Pelley told Bush that most Americans feel he hasn't been straightforward with the country.
"On which issue?" the President asked.
And Pelley started to rattle off issue after issue until the President stopped him.
(Ohhhh, those issues? Bush, of course, then rejected the entire line of thought.)
PELLEY: You seem to be saying that you may have been wrong but you weren't dishonest.
BUSH: Oh, absolutely.
PELLEY: When was it that you first found out or it dawned on you that, indeed, there were no weapons of mass destruction? And I wonder, did you think, "What have I done?"
BUSH: I wondered what went wrong, because you can't conduct this war on terror unless you've got good intelligence. And so the first thing I did was I put a commission together to take a good, hard look at what did go...
(Actually, civilians came up with the idea of the 9/11 Commission, which the president rejected. The Democrats picked it up and finally the President caved and agreed to let the commission go forward. After that the President gave CIA Director George Tenent the Medal of Freedom.)
PELLEY: I wonder if you feel like you've been ill-served by your Cabinet members, [Defense Secretary] Mr. [Donald] Rumsfeld, perhaps even Vice-President [Dick] Cheney. Wrong on WMD. Wrong on the connection between 9/11 and Iraq. And now you're in a fix. And I wonder if you look back and wonder who let you down.
BUSH: Let me correct something on this connection between Saddam Hussein and 9/11. That was never the case in this administration. You know, I always said we never had evidence that Saddam Hussein ordered the attacks on 9/11. And so I don't know who continues to say that.
PELLEY: The vice-president suggested there was a connection, not necessarily 9/11, but certainly to al-Qaeda.
BUSH: [Al Qaeda’s Abu Musab] al-Zarqawi was in Iraq. But rather than debating the past, let me get back to the question.
PELLEY: Yes, sir.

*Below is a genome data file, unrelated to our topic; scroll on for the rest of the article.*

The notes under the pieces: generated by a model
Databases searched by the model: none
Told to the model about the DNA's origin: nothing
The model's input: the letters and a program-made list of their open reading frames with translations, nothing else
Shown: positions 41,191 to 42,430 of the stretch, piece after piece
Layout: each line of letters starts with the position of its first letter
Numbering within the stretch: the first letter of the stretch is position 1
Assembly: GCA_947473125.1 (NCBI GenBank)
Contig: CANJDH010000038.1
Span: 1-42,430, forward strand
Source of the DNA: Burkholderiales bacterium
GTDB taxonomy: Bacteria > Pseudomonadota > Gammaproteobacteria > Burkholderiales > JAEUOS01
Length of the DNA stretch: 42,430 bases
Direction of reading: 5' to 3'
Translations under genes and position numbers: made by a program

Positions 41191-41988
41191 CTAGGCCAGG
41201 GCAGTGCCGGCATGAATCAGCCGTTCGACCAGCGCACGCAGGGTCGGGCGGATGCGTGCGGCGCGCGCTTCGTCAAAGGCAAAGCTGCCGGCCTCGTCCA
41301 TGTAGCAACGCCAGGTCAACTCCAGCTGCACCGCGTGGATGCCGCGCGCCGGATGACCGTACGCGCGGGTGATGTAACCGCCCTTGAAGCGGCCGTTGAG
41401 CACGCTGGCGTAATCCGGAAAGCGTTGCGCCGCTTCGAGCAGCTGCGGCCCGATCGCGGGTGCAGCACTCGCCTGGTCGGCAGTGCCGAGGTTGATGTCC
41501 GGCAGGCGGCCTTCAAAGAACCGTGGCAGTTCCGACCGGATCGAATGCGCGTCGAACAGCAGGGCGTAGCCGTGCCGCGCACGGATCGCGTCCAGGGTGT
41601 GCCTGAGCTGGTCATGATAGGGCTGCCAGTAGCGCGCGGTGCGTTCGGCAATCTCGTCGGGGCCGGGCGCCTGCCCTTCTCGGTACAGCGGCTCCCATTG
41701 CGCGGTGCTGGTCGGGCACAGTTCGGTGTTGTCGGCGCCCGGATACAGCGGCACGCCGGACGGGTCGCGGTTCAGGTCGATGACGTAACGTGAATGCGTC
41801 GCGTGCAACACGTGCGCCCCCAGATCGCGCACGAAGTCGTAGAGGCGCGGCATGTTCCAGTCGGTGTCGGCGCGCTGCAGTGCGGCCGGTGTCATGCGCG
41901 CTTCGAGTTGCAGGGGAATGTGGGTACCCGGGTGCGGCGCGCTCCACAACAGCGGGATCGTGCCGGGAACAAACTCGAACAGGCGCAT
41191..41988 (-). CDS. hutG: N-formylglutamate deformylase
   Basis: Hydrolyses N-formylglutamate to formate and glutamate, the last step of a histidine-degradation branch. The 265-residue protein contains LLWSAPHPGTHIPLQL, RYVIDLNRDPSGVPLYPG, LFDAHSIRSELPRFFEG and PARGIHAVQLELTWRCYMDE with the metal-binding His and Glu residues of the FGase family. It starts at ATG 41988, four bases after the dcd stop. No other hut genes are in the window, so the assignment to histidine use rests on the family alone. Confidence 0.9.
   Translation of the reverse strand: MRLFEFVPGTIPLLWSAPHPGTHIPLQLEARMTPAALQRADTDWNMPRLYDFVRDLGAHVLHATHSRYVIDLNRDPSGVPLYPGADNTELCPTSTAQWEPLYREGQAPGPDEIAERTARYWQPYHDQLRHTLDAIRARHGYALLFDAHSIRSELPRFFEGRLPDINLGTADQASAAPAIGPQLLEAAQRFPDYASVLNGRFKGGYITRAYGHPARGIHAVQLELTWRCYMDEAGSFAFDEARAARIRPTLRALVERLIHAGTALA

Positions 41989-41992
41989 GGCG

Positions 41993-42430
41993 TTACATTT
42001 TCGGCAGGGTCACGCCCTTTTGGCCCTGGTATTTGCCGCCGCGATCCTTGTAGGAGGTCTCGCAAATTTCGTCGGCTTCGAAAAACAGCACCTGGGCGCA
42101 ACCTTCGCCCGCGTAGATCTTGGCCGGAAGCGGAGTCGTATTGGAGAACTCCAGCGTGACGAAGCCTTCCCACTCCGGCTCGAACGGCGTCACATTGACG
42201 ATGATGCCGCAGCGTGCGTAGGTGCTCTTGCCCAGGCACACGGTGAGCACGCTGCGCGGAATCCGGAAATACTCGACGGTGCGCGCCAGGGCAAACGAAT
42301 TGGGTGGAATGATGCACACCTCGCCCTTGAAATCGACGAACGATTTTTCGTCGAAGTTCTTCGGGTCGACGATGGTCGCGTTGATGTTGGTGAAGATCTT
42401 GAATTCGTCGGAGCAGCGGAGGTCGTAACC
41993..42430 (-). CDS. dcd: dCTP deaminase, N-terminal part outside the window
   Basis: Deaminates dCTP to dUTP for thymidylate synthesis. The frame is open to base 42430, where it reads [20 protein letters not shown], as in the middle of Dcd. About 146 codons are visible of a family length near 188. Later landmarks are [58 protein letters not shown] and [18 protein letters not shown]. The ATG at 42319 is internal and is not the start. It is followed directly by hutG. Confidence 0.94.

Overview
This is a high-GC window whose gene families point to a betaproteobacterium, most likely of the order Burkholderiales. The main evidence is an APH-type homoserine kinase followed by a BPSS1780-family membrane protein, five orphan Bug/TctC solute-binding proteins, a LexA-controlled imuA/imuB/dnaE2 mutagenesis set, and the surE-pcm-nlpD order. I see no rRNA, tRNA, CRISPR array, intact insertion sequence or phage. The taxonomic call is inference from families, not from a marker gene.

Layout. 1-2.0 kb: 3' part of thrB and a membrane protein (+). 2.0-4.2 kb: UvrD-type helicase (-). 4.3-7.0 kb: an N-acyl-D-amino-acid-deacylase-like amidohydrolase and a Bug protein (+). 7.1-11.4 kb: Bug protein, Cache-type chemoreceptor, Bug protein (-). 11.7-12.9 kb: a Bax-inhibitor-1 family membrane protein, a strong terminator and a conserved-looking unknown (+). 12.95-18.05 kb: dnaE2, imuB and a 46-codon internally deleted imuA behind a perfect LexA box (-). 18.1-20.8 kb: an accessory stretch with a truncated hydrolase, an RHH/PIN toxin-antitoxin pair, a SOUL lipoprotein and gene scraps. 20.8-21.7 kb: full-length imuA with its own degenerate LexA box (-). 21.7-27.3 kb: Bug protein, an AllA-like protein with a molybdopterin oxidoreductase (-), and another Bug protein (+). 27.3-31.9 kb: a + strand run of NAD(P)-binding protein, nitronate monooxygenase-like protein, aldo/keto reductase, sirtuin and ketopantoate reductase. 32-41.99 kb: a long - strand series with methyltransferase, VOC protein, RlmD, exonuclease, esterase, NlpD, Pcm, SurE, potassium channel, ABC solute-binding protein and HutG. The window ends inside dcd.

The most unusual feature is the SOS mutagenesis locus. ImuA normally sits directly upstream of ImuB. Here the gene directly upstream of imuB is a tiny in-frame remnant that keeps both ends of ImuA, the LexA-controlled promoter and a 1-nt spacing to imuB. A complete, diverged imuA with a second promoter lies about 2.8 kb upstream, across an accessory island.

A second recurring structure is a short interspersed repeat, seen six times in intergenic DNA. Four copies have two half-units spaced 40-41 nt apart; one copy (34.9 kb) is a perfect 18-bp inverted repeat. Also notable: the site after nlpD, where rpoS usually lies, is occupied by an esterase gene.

BUSH: The vice-president's been a great vice-president. And Don Rumsfeld did a really find job as Secretary of Defense. Quite the contrary, I feel like this country is blessed to have those kind of people serving.
PELLEY: Vice-president involved in these war plans?
PELLEY: As much as he ever has been?
BUSH: Oh, yeah, sure. I mean, I rely upon my National Security Council, and I expect everybody to make contributions, and I expect to hear everybody's opinions. And when I make up my mind, I expect them to salute and say, "Yes, sir, Mr. President."
PELLEY: Final question. How can you escalate the war when so many people in this country seem to be against it?
BUSH: The best way to succeed at this point in time is to increase troops in Baghdad to stop the sectarian violence so that a political process, an economic process . . . so that the will of the 12 million people that voted in Iraq can be realized.
(The will of 12 million Iraqi's trumps the will of the American people.)
BUSH: Scott, sometimes you're the commander-in-chief, sometimes you're the educator-in-chief, and a lot of times you're both when it comes to war.
(Did Bush has just appointed himself Educator-in-Chief? Sweet Jesus...life is now officially worse than middle school!)
BUSH: I believe there ought to be a Palestinian democracy.
(There is a Palestinian democracy. Just no Palestinian state.)
BUSH: I think it's interesting that in the midst of all the troubles, that there are people who are actively fighting a form of government which is beneficial to people, and that's democracy. We are in an ideological struggle, and it's a really classic ideological struggle, and Iraq is part of it. And it's very important for me to not only continue to explain why I believe we can be successful in Iraq but explain to people that what happens in the Middle East will affect the future of this country.
(BUSH: Cheney sings that to me when he tucks me in at night.)
he entire 60 Minutes transcript
The Shameless President on 60 Minutes
I found one dissent:
What Liberal Media?